African Journal of
Agricultural Research

  • Abbreviation: Afr. J. Agric. Res.
  • Language: English
  • ISSN: 1991-637X
  • DOI: 10.5897/AJAR
  • Start Year: 2006
  • Published Articles: 6652

Full Length Research Paper

Some maize agronomic practices in Ethiopia: A review of research experiences and lessons from agronomic panel survey in Oromia and Amhara regions

Tesfaye Balemi
  • Tesfaye Balemi
  • Ethiopian Institute of Agricultural Research, P. O. Box 2003, Addis Ababa, Ethiopia.
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Mesfin Kebede
  • Mesfin Kebede
  • ILRI/CIMMYT, Gurd Shola, P. O. Box 5689, Addis Ababa, Ethiopia.
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Tolera Abera
  • Tolera Abera
  • Ethiopian Institute of Agricultural Research, P. O. Box 2003, Addis Ababa, Ethiopia.
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Gebresilasie Hailu
  • Gebresilasie Hailu
  • Ethiopian Institute of Agricultural Research, P. O. Box 2003, Addis Ababa, Ethiopia.
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Gebreyes Gurmu
  • Gebreyes Gurmu
  • Ethiopian Institute of Agricultural Research, P. O. Box 2003, Addis Ababa, Ethiopia.
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Fite Getaneh
  • Fite Getaneh
  • ILRI/CIMMYT, Gurd Shola, P. O. Box 5689, Addis Ababa, Ethiopia.
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  •  Received: 23 July 2019
  •  Accepted: 28 August 2019
  •  Published: 31 October 2019

Abstract

There is a huge maize yield gap in Ethiopia. The use of improper maize agronomic practices could contribute to maize yield gaps. Agronomic panel survey (APS) and a baseline survey were carried out by EIAR and CSA, respectively in collaboration with CIMMYT for three years (2015-17) to assess the rates and types of inorganic fertilizers applied; maize varieties used and plant densities maintained by farmers in major maize growing areas of Ethiopia. The APS were conducted by EIAR in 3 to 4 grids of 10 km × 10 km size in five zones while the baseline survey was conducted by CSA in nine zones following their own protocol. Results showed that most of the surveyed farmers (95%) grow improved hybrid maize varieties and >85% of them grow the improved varieties within the agro-ecology they were recommended for. Maize variety BH661 was the commonest maize variety in Jimma zone, BH660 in West Gojam and West Shoa zones, Limu in West Shoa and East Wollega zones and BH540 in East Shoa zone. Most of the surveyed farmers (89.5%) apply fertilizer for maize production out of which 75% of them apply inorganic fertilizers, 20.5% only organic and 4.5% both types. In most maize growing areas, farmers apply fertilizer rates very close to the blanket recommended rate of 100 kg NPS and 200 kg UREA. However, a consistently higher inorganic fertilizer rate was applied in West Gojam and the lowest in East Shoa Zones. The plant density at harvest was lower than any of the recommended plant densities for most of the maize growing zones. As an average of all zones and years, about 87.5% farmers maintained plant density at harvest below the recommended. Mean grain yield was above the national average for most of the study areas, but exceptionally higher for Gojam and Wollega zones and lower for East Shoa zone. There was a positive relationship between cob number and plant density, plant density and grain yield, cob number and grain yield, implying using sub-optimal plant density could potentially affect grain yield.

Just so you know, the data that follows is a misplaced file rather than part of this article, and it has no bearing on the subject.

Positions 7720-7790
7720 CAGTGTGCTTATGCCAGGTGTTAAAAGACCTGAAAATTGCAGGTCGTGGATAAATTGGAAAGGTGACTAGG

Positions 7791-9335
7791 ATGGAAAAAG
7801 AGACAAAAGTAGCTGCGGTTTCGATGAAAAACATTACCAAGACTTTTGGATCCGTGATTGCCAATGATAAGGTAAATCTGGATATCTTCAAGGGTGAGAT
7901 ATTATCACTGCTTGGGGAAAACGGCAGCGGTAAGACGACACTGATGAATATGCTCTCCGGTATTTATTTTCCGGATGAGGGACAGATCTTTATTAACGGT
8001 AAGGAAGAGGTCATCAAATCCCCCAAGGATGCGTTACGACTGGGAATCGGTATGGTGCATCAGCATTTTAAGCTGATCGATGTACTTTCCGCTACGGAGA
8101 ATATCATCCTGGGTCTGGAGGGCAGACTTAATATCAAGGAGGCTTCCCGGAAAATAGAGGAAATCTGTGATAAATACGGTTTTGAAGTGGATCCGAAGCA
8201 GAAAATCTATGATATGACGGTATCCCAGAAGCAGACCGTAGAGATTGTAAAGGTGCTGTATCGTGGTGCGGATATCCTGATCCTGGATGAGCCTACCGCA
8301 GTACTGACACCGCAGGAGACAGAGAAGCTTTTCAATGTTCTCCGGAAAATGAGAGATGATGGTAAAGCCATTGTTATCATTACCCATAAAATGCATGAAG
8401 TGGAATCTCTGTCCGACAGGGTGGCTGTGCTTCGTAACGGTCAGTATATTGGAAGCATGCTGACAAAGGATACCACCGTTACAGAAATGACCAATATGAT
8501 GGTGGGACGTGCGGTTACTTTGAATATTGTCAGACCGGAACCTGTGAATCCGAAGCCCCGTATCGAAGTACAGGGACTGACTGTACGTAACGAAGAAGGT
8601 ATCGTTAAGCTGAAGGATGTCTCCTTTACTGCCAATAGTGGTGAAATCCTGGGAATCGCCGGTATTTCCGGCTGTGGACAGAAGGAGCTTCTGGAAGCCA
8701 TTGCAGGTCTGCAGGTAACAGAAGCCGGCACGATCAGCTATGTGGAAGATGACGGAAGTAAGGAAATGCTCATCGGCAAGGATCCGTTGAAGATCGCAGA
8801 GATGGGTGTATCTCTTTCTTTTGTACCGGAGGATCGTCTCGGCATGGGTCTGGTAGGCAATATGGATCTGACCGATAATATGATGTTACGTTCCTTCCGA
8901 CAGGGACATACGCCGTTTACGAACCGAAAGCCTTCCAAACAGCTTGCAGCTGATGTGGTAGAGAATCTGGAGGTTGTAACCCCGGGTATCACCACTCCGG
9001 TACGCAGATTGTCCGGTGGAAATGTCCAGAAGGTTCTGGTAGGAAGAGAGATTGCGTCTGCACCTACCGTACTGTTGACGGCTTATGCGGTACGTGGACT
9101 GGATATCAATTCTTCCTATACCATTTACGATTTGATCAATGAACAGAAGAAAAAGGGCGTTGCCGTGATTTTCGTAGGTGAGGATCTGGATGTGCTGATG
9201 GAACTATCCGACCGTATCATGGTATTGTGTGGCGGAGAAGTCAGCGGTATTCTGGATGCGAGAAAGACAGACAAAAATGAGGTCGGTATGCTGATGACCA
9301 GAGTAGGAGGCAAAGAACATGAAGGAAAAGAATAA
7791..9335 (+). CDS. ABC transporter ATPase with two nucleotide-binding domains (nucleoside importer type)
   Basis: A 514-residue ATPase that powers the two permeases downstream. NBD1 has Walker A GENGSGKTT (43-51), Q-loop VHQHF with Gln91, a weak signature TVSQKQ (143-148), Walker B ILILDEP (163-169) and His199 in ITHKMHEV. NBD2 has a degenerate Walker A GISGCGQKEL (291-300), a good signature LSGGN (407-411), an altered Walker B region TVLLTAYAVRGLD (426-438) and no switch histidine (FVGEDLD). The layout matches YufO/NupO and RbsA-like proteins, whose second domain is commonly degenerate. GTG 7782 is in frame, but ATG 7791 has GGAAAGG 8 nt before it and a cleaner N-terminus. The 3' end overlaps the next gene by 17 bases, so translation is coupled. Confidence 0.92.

Key words: Fertilizer rate, grain yield, maize varieties, plant density, Zea mays.